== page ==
On the phone last night with my mom, I started complaining about how late in the season my office would be providing its employees with flu shots. She asked me if I was planning to get one, and like any good graduate of public health school, I answered yes and somewhat pretentiously added, “I very much believe in vaccines.” It’s one of those beliefs I take for granted; I have always opted for preventing problems over fixing them, both in health and in life in general, and a vaccine policy course I took earlier this year only cemented that approach.
But while reading the Washington Post Express on the metro this morning, I came across an article that got me thinking about it again (see pg.3). The piece described a recent study on a drug designed to prevent cocaine users from experiencing the high associated with cocaine, and thereby reduce their use. In the study, published by Dr. Bridget Martell and colleagues in the October issue of the Archives of General Psychiatry, subjects received a vaccine that stimulated the production of anticocaine antibodies. Those who had more antibodies were found to cut their cocaine use by as much as half. The Express article also mentioned that the National Institute on Drug Abuse (NIDA) recently announced plans to study a nicotine vaccine aimed at helping people quit smoking.
It’s a promising idea that’s coming up more and more frequently now: vaccines as treatment for drug addiction. Besides stimulating antibody production, how these vaccines differ from other medications that reduce the appeal of drugs and tobacco is, honestly, a little beyond my scientific expertise, but there’s another important question that gets hinted at in all of these articles. If vaccines can be used to treat addiction, to prevent relapse, can they be used to prevent addiction in the first place? And should they?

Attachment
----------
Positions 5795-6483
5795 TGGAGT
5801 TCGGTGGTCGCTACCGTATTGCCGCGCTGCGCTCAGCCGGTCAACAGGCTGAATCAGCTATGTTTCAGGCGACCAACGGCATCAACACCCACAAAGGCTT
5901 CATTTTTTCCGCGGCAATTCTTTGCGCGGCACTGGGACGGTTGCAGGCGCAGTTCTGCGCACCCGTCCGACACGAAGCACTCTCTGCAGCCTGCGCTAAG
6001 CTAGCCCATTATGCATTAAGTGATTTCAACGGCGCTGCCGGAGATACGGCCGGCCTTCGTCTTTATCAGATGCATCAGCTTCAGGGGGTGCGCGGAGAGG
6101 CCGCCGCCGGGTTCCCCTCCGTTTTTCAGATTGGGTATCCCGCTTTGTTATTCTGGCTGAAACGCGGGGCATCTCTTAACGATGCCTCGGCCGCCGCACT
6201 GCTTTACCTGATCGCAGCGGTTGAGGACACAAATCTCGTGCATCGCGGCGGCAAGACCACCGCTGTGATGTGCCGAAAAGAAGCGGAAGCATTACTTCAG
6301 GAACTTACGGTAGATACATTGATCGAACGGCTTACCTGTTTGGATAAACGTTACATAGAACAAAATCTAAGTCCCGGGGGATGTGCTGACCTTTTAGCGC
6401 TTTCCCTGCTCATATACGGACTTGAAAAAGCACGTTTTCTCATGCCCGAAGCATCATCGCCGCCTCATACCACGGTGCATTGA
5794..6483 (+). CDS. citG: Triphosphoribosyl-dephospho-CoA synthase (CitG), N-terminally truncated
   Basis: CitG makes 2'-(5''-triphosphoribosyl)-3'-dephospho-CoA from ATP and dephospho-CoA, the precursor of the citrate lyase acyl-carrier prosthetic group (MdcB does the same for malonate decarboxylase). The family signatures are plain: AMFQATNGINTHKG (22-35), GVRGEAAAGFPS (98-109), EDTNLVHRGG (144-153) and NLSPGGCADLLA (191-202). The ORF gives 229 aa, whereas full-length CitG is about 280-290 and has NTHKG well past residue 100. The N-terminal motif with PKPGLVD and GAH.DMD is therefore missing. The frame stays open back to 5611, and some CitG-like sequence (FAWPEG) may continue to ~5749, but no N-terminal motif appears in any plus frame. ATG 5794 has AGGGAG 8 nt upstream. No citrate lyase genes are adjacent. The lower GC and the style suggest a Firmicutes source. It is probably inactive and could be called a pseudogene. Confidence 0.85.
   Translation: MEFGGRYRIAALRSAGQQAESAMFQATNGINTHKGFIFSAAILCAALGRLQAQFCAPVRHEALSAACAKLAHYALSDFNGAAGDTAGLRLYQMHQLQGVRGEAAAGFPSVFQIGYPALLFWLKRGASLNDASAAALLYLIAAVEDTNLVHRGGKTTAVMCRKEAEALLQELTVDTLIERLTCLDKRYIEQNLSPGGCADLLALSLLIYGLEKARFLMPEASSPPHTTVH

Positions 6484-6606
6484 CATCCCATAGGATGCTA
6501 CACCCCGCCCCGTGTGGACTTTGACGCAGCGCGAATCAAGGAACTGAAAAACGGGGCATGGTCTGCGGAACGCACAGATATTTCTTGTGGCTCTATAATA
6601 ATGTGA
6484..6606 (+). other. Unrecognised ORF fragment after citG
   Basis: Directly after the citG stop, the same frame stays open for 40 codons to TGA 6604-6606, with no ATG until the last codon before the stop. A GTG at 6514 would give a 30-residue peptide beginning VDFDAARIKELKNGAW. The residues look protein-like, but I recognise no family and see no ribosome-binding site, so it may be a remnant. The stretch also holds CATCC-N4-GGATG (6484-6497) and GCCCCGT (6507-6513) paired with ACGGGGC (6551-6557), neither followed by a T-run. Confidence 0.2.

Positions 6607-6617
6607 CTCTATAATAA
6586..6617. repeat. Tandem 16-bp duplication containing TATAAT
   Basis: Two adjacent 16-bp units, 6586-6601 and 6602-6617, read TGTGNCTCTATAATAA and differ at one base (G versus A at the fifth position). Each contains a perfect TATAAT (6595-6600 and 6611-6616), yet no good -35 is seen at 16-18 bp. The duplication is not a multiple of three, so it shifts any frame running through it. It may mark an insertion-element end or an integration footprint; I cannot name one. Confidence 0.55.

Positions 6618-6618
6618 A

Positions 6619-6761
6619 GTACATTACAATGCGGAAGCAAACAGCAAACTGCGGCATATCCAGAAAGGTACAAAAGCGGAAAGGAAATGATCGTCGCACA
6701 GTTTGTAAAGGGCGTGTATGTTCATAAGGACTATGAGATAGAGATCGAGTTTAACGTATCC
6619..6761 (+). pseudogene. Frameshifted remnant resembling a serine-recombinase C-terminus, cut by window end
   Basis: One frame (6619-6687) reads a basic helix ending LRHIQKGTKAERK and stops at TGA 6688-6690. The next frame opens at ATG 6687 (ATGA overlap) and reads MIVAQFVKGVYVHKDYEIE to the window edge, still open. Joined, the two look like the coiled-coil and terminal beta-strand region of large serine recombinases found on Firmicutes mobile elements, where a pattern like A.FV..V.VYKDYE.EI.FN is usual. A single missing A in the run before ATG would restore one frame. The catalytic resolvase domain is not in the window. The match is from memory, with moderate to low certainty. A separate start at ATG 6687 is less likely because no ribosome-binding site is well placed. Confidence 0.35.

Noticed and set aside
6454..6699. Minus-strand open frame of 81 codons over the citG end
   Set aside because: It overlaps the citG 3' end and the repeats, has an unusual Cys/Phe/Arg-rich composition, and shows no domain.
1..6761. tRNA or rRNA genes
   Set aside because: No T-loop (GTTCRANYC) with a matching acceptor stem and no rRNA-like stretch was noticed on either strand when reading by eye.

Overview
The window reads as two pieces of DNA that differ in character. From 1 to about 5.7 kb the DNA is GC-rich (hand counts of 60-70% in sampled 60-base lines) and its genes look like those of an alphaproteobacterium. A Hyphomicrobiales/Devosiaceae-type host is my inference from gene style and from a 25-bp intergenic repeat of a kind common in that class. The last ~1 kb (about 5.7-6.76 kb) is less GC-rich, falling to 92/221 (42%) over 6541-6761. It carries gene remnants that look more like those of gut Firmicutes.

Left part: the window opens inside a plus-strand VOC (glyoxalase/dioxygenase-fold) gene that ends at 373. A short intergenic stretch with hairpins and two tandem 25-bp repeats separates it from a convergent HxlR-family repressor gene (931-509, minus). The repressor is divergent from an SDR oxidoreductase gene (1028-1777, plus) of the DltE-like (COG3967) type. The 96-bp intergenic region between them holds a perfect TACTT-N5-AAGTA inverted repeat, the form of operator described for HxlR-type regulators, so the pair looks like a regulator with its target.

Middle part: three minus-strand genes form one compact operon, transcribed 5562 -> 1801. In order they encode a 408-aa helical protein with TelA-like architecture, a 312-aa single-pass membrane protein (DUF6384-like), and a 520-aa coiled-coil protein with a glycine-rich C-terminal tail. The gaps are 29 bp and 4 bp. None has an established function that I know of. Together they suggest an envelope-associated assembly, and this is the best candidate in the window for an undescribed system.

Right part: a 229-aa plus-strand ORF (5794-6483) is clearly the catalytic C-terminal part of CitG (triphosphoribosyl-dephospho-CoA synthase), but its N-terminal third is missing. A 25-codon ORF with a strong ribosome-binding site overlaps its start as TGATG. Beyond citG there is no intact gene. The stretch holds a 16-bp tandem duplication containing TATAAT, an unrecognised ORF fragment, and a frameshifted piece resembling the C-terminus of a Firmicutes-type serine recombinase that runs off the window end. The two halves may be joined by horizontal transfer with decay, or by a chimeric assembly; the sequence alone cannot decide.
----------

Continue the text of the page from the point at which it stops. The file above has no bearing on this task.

Let me be clear – scientifically, we’re not there yet. Wayne D. Hall writes in PLoS Medicine of a number of practical hurdles that must first be addressed before mass prevention of addiction by vaccines is even possible. Existing drugs are not fully effective. Nor does that partial effectiveness last very long, creating the need for frequent booster shots. Like any other vaccine, side effects must be evaluated and addressed. And policy questions about cost and eligibility pose another barrier to implementation.
Setting those issues aside, though, there seems to be something fundamentally different about using vaccines to prevent infectious diseases and using them to prevent addiction. It’s something more than the stigma associated with addiction, but it is related. After reflecting on it this morning, I realized what that difference was: infection, mostly, is a chance event. Addiction, mostly, is not. Sure, we can choose to not hug our friend with the flu or sit next to that person with the runny nose, but we can’t decide to avoid an airborne virus the same way we can decide to say no to that first cigarette.
Or to other potentially risky behaviors, for that matter. We’re starting to skirt the line between chance and controllable events. Since the release of Human Papillomavirus (HPV) vaccines a few years ago, states have been debating school entry mandates, insurance coverage requirements, and other policies relating to the vaccine. In those debates, I saw a lot of the same logic as in the addiction vaccine question – HPV is a sexually transmitted disease, and so infection is at least somewhat in the control of the person choosing to have sex, just as addiction is at least somewhat in the control of the person choosing to use a drug. For that reason, I expect to see a lot of the same arguments used, as the scientific questions about the prevention of addiction by vaccines start getting answered and it becomes more of a policy question.
Quite honestly, I’m not sure how I feel about the use of vaccines to prevent addiction. Would I choose to vaccinate myself? Probably not. Would I vaccinate my future children? That’s more debatable. On what basis would I decide? At that point, we start getting more questions than answers. What I do know is that if and when the time comes to decide, it’s going to be a challenge.